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Tuesday, March 28, 2023

What makes a good city center?

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Vacancies are the biggest challenge for cities.
Image: Roman Kloibhofer

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The threatened desertification of town and village centers poses major challenges for municipalities of all sizes. Vacancies are the visible signs of a social and economic transformation in recent years. This process also requires setting the course for the future under different circumstances, as Stefan Lettner, one of the two managing directors of the consulting company CIMA Austria based in Ried, says: “You have to accept and recognize this transformation process and perceive the city center differently. “

The offer decides

The decisive factor for a functioning city center remains an appropriate offer, even if the feel-good factor plays a role – but not the most important one, as Stefan Lettner says: “People come to the city because they have a motive for visiting: shopping, a visit to the doctor, going to the authorities . You don’t go downtown primarily because you want a park-like experience or just because it’s so beautiful. Quality of stay is the bonus and not the first reason.” The demand for more greenery and more relaxation zones in the city centers is understandable and justified in principle, but: “Moving the city park to the city center cannot be the top motive,” says the expert for urban and local development says. The perfect inner-city public space is a combination of multifunctional offerings and a pleasant quality of stay.

“It’s our fault”

The changes in the cities go hand in hand with a transformation process on various levels, as Stefan Lettner says: “This process starts with society, with consumer behavior, with ourselves difficult for local retail in city centers. It’s up to the consumer. It’s our own fault for what we’re whining about now!”
Previous business models no longer work the way they used to – that’s for sure. Therefore, the offer will have to change: “Insofar as more specialty shops, smaller crossover shops can establish themselves (in Ried, for example, “cheeky and wild”, “Handmade”, “Giesserei”; note). However, other target groups and customer processes are associated with this.” These shops are located in the city center, but they no longer bring the high frequency of previous large shops. Roland Murauer, also CIMA Managing Director, gives an example from the past: “In 1984 we had 44 textile shops in Ried. Unfortunately, many believe that this should and should still be the case. But digitization has changed a lot here. You have to accept this process.” With initiatives such as ImmoUp and StadtUp, some businesses have been able to settle in the city center of Riede that fit into the city center and are marketable and sustainable, as Stefan Lettner explains.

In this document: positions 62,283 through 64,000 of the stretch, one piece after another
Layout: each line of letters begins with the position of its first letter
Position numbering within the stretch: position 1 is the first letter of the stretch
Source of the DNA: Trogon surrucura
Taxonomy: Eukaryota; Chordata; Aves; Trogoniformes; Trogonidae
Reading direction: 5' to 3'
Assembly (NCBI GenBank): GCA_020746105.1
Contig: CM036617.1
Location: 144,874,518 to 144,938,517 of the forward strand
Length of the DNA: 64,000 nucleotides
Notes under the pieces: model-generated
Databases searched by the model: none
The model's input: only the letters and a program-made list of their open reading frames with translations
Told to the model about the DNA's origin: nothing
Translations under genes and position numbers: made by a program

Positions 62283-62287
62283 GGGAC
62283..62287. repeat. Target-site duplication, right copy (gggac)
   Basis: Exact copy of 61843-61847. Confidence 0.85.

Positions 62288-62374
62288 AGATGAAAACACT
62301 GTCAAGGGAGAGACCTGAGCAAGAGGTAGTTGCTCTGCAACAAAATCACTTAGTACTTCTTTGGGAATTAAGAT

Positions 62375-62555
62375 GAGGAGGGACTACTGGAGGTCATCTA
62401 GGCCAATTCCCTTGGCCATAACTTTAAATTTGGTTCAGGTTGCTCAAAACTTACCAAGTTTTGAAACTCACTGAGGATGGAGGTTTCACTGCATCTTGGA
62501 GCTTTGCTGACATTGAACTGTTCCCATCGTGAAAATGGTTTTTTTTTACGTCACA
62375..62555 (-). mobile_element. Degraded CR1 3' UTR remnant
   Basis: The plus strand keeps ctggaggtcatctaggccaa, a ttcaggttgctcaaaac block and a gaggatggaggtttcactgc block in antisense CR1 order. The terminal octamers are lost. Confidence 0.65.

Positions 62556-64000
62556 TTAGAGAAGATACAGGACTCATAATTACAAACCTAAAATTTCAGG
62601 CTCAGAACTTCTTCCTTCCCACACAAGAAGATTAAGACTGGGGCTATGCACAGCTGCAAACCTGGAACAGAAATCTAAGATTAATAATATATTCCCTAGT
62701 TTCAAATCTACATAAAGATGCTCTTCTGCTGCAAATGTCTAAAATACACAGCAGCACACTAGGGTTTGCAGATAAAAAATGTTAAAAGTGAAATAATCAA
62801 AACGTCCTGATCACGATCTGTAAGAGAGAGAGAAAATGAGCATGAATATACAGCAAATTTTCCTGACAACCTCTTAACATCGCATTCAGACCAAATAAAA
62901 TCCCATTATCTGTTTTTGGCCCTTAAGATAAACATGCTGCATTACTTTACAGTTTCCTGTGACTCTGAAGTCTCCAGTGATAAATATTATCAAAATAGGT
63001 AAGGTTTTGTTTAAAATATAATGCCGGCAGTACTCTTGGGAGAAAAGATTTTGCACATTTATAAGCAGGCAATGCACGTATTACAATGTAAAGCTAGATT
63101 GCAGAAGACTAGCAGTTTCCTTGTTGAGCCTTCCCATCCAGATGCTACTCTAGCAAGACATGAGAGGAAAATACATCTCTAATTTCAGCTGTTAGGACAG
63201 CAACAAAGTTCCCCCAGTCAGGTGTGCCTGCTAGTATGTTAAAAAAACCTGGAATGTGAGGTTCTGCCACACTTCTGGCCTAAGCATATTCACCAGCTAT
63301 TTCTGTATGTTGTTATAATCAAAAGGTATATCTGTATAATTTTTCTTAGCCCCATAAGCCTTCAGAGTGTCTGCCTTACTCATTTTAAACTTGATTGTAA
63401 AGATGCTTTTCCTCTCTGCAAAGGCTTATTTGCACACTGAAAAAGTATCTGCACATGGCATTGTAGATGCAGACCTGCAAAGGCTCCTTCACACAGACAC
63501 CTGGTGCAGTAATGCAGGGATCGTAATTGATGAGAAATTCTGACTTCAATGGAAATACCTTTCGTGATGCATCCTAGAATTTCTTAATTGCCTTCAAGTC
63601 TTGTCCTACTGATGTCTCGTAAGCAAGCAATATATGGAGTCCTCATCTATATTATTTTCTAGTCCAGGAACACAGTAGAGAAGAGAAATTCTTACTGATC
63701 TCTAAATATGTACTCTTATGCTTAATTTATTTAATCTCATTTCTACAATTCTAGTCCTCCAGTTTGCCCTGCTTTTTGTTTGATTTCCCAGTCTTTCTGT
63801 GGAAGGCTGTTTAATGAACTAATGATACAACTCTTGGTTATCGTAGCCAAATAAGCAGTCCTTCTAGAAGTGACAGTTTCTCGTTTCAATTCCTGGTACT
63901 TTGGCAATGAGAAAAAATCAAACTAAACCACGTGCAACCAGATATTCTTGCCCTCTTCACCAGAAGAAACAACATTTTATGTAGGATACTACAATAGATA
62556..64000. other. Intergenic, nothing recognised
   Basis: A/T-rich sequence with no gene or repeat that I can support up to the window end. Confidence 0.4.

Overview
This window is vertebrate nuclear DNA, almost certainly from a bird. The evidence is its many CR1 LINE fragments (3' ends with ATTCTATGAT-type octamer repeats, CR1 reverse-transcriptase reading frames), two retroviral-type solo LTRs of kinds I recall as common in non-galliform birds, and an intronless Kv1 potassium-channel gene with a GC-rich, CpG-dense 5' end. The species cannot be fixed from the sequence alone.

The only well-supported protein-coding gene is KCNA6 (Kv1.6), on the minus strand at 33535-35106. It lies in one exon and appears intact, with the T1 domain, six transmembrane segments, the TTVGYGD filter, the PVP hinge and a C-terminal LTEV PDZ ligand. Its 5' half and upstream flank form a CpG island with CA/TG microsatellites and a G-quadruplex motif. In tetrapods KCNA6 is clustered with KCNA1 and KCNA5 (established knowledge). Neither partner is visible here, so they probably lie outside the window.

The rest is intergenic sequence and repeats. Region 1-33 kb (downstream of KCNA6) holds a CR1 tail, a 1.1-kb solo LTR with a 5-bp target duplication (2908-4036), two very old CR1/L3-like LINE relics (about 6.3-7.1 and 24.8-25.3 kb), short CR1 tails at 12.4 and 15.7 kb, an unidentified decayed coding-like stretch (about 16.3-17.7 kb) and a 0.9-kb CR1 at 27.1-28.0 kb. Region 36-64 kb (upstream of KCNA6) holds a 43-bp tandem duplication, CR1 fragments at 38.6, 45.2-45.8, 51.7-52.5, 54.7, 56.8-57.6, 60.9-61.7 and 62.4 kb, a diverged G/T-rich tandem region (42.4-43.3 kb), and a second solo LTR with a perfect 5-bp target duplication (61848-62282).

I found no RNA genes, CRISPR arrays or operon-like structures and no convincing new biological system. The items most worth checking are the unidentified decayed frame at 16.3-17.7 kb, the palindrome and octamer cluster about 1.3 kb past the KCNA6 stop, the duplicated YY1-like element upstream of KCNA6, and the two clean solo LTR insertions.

Tired topic of vacancy

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The issue of vacancies plays a key role in future urban development for the Innviertel towns. “An empty property is the worst thing that can happen downtown,” says Lettner. Especially when these are permanent vacancies that document the owners’ structural problems. “A new funding model is aimed precisely at these vacancies and problems” (see also the report on page 3). For the future urban development of the Innviertel towns, this means: finding public uses for vacancies is one of the goals, offering a multifunctional offer with apartments, shops and services is another goal. “Do not reduce inner-city development to one mainstay such as retail and do not relocate everything – such as service providers, schools, etc. – to the periphery,” say the two CIMA experts. In Kufstein or Wiener Neustadt, for example, the FH was deliberately relocated to the city center, which also triggered a housing boom in Kufstein in the inner city. Living in the city center must become attractive and affordable again, so space-saving building land development also envisages using the potential on the first floor, according to the city experts. “The lively city center is also attracting trade again.”
The three “K” make it
So what makes a well-functioning city center? “The three Cs – communication, culture and consumption, and atmosphere and sensible traffic planning. And the city center should be lively. Ground floors full of consumer-related uses and lively residential areas above,” says Stefan Lettner.
Urban and local development must be viewed more extensively than just the city center or town centres. “The surrounding communities also have to be included and considered. Everything goes hand in hand: transport, local supply, retail, housing,” explain the CIMA experts. Lively town centers are a part of life culture, and it’s not just about business.

Source: Nachrichten

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